From food to capsule
24th July 2014
Nutritional research during the early and mid-20th century was heavily engaged in establishing which nutrients were essential to life, which had to be ingested via the diet and which could be made in the body. By definition, essential vitamins and minerals of which there are 14 and 15 respectively, and essential amino acids, of which there are 9, need to be ingested via the diet. We now know more about essential fats, and call these essential fatty acids (or EFAs) and they include certain omega-3 and omega-6 fatty acids.
As more and of these essential nutrients were discovered, it became evident that they had the ability to resolve many illnesses. Therefore, diseases like scurvy, beriberi, pellagra and rickets, caused by vitamin C, thiamine (vitamin B1), niacin (vitamin B3) and vitamin D deficiency respectively, were soon largely consigned to the history books.
What we now recognise as the pharmaceutical industry also emerged in Germany, France and Switzerland shortly post-WWII. The huge growth of this industry was driven both by developments in organic chemistry—the chemistry of carbon—as well as recognition that new-to-nature molecules could be patented. These patented molecules, or drugs, had to be different from natural products to be eligible for patents. While this remains the principle business model of today’s Big Pharma, the fact our bodies have not had millennia to adapt to patented drugs means they often disrupt aspects of our physiology—hence the common side effects and poor safety record of pharmaceutical medicine. In fact, the unintended side effects of properly prescribed drugs makes them one of the leading causes of death in modern society.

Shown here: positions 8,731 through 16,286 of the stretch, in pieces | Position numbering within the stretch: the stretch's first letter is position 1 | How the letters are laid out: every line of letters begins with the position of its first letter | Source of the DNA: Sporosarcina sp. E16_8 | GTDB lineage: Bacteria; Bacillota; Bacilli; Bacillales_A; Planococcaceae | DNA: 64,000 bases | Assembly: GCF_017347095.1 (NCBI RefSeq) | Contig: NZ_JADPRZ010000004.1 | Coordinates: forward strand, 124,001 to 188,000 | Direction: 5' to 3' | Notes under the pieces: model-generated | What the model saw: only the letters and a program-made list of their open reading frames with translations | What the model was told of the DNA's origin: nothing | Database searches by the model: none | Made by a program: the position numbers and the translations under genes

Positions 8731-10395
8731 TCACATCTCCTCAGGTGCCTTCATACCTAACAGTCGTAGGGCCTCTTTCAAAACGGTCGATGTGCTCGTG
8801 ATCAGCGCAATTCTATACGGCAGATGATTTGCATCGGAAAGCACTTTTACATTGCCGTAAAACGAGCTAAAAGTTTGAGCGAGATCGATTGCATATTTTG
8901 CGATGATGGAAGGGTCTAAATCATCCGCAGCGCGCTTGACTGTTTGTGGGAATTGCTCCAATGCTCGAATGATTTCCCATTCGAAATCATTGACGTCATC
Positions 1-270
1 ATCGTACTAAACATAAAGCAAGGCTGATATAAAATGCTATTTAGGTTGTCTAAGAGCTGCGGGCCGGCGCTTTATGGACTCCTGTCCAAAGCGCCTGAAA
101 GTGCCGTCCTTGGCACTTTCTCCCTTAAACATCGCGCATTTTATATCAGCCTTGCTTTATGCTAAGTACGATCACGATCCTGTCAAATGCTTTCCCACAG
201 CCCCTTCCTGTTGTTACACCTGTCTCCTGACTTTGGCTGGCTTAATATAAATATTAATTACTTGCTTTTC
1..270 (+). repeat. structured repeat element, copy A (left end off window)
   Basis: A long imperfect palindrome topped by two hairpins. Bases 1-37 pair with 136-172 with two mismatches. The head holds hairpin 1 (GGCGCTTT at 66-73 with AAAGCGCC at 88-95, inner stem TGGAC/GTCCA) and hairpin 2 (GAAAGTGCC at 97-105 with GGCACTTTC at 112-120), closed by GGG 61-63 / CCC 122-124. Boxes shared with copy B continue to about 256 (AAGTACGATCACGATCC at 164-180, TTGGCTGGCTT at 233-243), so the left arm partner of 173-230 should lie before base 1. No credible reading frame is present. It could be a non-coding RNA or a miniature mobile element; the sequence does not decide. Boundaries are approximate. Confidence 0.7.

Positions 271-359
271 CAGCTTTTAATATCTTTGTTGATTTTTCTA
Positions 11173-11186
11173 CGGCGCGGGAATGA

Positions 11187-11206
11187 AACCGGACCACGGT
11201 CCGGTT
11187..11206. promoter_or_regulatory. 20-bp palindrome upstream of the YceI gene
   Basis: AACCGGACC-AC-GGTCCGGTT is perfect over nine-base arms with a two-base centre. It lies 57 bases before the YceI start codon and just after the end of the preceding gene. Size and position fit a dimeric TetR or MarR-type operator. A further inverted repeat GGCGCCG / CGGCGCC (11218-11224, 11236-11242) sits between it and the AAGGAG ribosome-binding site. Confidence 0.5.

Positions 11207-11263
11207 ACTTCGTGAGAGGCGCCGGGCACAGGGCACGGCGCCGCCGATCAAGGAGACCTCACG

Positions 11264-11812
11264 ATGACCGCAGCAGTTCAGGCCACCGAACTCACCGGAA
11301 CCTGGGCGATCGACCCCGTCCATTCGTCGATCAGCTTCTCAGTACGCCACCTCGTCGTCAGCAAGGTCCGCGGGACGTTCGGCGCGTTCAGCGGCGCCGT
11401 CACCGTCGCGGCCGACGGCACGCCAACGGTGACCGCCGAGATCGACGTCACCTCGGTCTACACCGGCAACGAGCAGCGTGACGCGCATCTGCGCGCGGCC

In its infancy in the pre-WWII period, the embryonic pharmaceutical industry was busy finding ways to produce vitamins, amino acids and other essential nutrients synthetically. The two main perceived advantages were low cost and high stability, which also has a bearing on keeping shelf lives long, reducing distribution costs, increasing profit margins — and generally contributing another vital piece to the highly viable business model of the rapidly growing pharma industry.
With the wind in its sails after global sales of broad spectrum antibiotics like penicillin and pain relievers like aspirin, 1965 saw pharma’s first big shock. It was the thalidomide disaster. This spawned the first attempt to comprehensively regulate drugs and, in Europe, regulation took the form of the its first pharmaceutical directive, Directive 65/65/EEC. Existing EU medicines law is still based on this first Europe-wide medicinal code.